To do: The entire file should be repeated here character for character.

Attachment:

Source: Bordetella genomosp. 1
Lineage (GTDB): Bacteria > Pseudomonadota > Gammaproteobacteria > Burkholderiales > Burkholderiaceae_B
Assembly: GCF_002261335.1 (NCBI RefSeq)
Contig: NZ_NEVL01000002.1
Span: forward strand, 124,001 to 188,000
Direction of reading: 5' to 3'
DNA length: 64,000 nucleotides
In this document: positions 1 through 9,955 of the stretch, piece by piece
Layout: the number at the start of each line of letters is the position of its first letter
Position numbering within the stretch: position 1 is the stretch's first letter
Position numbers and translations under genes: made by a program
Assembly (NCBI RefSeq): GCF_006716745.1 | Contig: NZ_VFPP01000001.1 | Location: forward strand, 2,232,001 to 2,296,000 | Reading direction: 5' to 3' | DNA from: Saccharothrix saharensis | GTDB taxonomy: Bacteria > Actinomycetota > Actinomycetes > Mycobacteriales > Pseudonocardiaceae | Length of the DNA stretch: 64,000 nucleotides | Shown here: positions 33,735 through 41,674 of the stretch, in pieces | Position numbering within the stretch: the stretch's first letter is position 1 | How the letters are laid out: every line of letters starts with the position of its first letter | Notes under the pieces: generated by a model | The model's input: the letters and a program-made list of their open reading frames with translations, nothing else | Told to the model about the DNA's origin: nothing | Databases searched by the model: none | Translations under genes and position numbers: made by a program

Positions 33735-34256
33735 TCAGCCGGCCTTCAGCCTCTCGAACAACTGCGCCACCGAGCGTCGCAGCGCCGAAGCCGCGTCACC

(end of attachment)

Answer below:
Source: Bordetella genomosp. 1
Lineage (GTDB): Bacteria > Pseudomonadota > Gammaproteobacteria > Burkholderiales > Burkholderiaceae_B
Assembly: GCF_002261335.1 (NCBI RefSeq)
Contig: NZ_NEVL01000002.1
Span: forward strand, 124,001 to 188,000
Direction of reading: 5' to 3'
DNA length: 64,000 nucleotides
In this document: positions 1 through 9,955 of the stretch, piece by piece
Layout: the number at the start of each line of letters is the position of its first letter
Position numbering within the stretch: position 1 is the stretch's first letter
Position numbers and translations under genes: made by a program
Assembly (NCBI RefSeq): GCF_006716745.1 | Contig: NZ_VFPP01000001.1 | Location: forward strand, 2,232,001 to 2,296,000 | Reading direction: 5' to 3' | DNA from: Saccharothrix saharensis | GTDB taxonomy: Bacteria > Actinomycetota > Actinomycetes > Mycobacteriales > Pseudonocardiaceae | Length of the DNA stretch: 64,000 nucleotides | Shown here: positions 33,735 through 41,674 of the stretch, in pieces | Position numbering within the stretch: the stretch's first letter is position 1 | How the letters are laid out: every line of letters starts with the position of its first letter | Notes under the pieces: generated by a model | The model's input: the letters and a program-made list of their open reading frames with translations, nothing else | Told to the model about the DNA's origin: nothing | Databases searched by the model: none | Translations under genes and position numbers: made by a program

Positions 33735-34256
33735 TCAGCCGGCCTTCAGCCTCTCGAACAACTGCGCCACCGAGCGTCGCAGCGCCGAAGCCGCGTCACC